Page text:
This document is quite old and largely out of date. There is full support for PostgreSQL for use with both Bio::DB::GFF and Bio::DB::SeqFeature::Store adaptors in BioPerl. There is an Oracle adaptor for Bio::DB::GFF, but I don't know if it is currently functional, as I don't know if anybody is using it. I don't know of any efforts to port the Bio::DB::SeqFeature::Store adaptor to Oracle.
Support for various databases and database schemas are coming. Right now, there is full support for the Bio::DB::GFF schema running on MySQL, preliminary support for the Bio::DB::GFF schema running on top of Oracle, preliminary support for the Bio::DB::GFF schema running on top of PostgreSQL, and preliminary support for the BioSQL schema running on top of MySQL. There is also support for the GadFly schema running on top of MySQL and PostgreSQL, but this uses an earlier (forked) version of GBrowse. See README-berkeley-gadfly for more details.
To run GBrowse on top of Oracle, you will need a recent version of BioPerl that contains Shuly Avraham's Bio::DB::GFF::Adaptor::dbi::oracleopt adaptor. Create the database, name it, and set access permissions. Then run the load_gff.pl script to initialize and load it with the GFF data:
load_gff.pl -c -adaptor dbi::oracleopt -user <user> -pass <pass> \ -dsn 'dbi:oracle:sid=<service>;host=<host>' yeast_data.gff
Replace <service> with the service definition for your database, as well as the username, password and host fields.
If you haven't already, you must configure Apache so that various Oracle environment variables are available to CGI scripts. My httpd.conf file contains these declarations:
<Directory "/var/www/cgi-bin"> AllowOverride None Options ExecCGI Order allow,deny Allow from all SetEnv ORACLE_BASE /home/oracle SetEnv ORACLE_HOME /home/oracle/Home SetEnv ORACLE_SID gbrowse SetEnv NLS_LANG AMERICAN_AMERICA.US7ASCII </Directory>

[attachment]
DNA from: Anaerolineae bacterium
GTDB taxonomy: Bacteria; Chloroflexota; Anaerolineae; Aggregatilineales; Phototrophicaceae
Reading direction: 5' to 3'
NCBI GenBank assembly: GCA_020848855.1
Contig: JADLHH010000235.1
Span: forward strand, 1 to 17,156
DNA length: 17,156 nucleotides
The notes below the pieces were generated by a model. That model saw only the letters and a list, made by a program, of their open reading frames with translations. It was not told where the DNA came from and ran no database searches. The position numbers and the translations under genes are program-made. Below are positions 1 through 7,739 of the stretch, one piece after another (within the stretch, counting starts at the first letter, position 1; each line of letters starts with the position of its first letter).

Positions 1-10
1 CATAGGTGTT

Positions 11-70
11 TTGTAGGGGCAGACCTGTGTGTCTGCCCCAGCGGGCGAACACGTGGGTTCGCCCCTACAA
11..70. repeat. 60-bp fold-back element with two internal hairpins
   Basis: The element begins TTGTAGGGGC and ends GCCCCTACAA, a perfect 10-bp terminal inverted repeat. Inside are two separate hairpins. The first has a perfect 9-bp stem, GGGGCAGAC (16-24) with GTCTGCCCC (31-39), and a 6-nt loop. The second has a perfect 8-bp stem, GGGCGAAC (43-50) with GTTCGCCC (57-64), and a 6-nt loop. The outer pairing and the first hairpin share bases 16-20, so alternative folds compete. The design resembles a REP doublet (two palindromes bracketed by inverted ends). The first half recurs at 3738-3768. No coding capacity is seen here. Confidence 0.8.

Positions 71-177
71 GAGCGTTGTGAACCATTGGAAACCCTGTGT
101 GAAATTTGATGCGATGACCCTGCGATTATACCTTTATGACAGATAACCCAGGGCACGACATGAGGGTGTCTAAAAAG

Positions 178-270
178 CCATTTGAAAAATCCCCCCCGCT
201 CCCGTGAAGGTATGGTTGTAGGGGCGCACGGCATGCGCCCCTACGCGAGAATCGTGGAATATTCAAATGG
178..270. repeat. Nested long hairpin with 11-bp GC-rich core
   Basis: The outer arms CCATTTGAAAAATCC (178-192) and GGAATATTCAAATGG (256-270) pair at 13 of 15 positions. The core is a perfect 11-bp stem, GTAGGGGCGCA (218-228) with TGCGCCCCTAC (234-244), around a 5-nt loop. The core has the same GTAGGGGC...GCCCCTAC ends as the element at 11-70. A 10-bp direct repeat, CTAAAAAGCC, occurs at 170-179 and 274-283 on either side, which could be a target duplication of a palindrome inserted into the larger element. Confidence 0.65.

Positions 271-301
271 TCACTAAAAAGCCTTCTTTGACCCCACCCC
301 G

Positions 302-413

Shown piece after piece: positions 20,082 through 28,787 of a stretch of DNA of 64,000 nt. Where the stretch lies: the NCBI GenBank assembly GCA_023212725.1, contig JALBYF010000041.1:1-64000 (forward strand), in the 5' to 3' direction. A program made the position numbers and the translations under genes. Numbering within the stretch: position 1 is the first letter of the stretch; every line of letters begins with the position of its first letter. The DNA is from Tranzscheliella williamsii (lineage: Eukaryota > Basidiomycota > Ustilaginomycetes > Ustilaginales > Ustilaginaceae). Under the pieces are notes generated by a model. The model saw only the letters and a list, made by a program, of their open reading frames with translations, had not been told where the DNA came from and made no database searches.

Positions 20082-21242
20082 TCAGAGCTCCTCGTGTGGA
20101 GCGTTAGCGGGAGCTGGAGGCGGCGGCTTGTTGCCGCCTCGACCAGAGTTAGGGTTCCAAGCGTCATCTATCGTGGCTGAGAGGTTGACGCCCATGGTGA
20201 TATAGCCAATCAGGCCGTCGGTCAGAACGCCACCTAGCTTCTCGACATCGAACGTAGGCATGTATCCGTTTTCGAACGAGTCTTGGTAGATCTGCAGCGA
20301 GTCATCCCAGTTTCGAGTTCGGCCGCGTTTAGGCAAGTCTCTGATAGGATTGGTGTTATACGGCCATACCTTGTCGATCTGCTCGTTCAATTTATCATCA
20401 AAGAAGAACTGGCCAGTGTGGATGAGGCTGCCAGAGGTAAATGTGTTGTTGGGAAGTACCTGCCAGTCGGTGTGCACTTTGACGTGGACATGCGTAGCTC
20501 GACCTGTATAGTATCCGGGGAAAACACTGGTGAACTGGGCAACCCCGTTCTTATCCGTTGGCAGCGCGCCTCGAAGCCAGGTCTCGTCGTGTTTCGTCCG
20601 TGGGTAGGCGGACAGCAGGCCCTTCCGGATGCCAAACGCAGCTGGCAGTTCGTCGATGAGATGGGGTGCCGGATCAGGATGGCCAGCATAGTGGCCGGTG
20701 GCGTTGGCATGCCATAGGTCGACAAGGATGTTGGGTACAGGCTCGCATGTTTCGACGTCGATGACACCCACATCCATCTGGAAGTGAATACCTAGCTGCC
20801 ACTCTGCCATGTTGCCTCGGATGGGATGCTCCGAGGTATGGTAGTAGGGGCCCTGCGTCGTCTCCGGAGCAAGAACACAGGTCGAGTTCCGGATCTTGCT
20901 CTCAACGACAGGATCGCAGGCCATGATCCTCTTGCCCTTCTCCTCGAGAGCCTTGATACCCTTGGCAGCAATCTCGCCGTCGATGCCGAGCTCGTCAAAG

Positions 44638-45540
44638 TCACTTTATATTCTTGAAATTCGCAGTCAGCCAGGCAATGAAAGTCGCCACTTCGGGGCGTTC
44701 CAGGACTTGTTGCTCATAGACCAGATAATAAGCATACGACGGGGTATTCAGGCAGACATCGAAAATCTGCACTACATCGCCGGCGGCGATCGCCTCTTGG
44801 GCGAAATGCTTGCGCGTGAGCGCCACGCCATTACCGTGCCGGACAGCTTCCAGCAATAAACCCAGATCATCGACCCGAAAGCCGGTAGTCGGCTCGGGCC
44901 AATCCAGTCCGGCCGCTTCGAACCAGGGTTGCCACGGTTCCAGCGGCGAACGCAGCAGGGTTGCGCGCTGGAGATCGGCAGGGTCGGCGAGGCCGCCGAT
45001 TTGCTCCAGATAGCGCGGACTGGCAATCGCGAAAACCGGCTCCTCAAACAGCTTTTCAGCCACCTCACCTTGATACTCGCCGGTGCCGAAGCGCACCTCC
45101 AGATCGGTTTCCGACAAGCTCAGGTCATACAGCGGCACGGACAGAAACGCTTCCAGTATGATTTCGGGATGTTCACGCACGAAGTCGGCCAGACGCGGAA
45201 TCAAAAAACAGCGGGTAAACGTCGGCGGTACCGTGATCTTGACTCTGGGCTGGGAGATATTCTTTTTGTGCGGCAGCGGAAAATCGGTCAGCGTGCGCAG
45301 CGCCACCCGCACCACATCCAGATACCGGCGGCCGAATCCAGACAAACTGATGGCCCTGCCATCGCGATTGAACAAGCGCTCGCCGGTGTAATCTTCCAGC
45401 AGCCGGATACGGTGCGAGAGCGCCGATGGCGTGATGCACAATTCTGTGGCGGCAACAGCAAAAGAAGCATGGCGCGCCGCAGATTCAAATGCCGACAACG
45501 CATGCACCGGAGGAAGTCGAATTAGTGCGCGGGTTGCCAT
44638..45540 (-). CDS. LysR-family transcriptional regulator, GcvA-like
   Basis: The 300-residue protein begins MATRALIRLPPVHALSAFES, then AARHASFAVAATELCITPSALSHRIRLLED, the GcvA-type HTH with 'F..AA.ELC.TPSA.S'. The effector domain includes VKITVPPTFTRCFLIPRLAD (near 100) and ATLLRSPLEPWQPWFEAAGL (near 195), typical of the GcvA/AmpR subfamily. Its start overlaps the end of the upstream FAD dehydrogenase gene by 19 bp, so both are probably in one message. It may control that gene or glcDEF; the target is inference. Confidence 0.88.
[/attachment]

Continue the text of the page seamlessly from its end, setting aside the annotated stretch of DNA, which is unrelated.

You will need to adjust these values to suit your particular Oracle installation.
The final step is to tell GBrowse to use the Oracle database. In the [GENERAL] section, enter the following values for db_adaptor and db_args:
db_adaptor = Bio::DB::GFF db_args = -dsn dbi:Oracle:sid=<service>;host=<host> -adaptor dbi::oracleopt -user <username> -pass <password>
Replace <service>, <host>, <username> and <password> with the values appropriate for your system.
In order to use Bio::DB::GFF with PostgreSQL (Pg), the Pg adaptor is required. Pg version 7.3 or greater is required to use with this adaptor. The adaptor is part of BioPerl but is not released yet; it will be part of the 1.3 release. Until it is released, you can obtain a tarball of bioperl-live using this link:
http://cvs.bioperl.org/cgi-bin/viewcvs/viewcvs.cgi/bioperl-live/bioperl-live.tar.gz?tarball=1&cvsroot=bioperl (note that pod2html usually breaks this URL--you will probably have to cut and paste it.)
It is suggested that during the make process for BioPerl that you run `make test` for the Pg adaptor.
After successful installation of BioPerl, there are a few configuration items in Pg. Before loading the data, the database must be created. The database can either be created from within psql or from the command line:
% createdb --owner <username> <dbname>
To load the data, two options are available from the BioPerl installation:
This will incrementally load a database, optionally initializing it if it does not already exist. This script will work correctly even if the PostgreSQL server is located on another host.
This Perl script will initialize a new Bio::DB::GFF database with a fresh schema, deleting anything that was there before. It will then load the file. Only suitable for use the very first time you create a database, or when you want to start from scratch! The bulk loader is as much as 10x faster than bp_load_gff.pl, but does not work in the situation in which the PostgreSQL database is running on a remote host.
Next, the configuration must be set to work with Pg. It is fairly straight forward. First, the GBrowse configuration file needs the adaptor line changed to 'dbi::pg' (note that case matters):
[GENERAL] description = C. elegans (via Wormbase Release 60 db_adaptor = Bio::DB::GFF db_args = -dsn dbi:Pg:dbname=chado -adaptor dbi::pg -user <username> -pass <password>
Next, the database needs to have SELECT permission for the username that will do the querying. While Postgres usernames and unix usernames are different things, it is usually easier to name them the same. So, if your webserver is running as 'nobody' (which is typicall), run the following commands in psql as the database owner:
CREATE USER nobody; GRANT SELECT ON TABLE fmeta TO nobody; GRANT SELECT ON TABLE fgroup TO nobody; GRANT SELECT ON TABLE fdata TO nobody; GRANT SELECT ON TABLE fattribute_to_feature TO nobody; GRANT SELECT ON TABLE fdna TO nobody; GRANT SELECT ON TABLE fattribute TO nobody; GRANT SELECT ON TABLE ftype TO nobody;
That should be it. If you encounter problems, please let Scott Cain (email@example.com) know.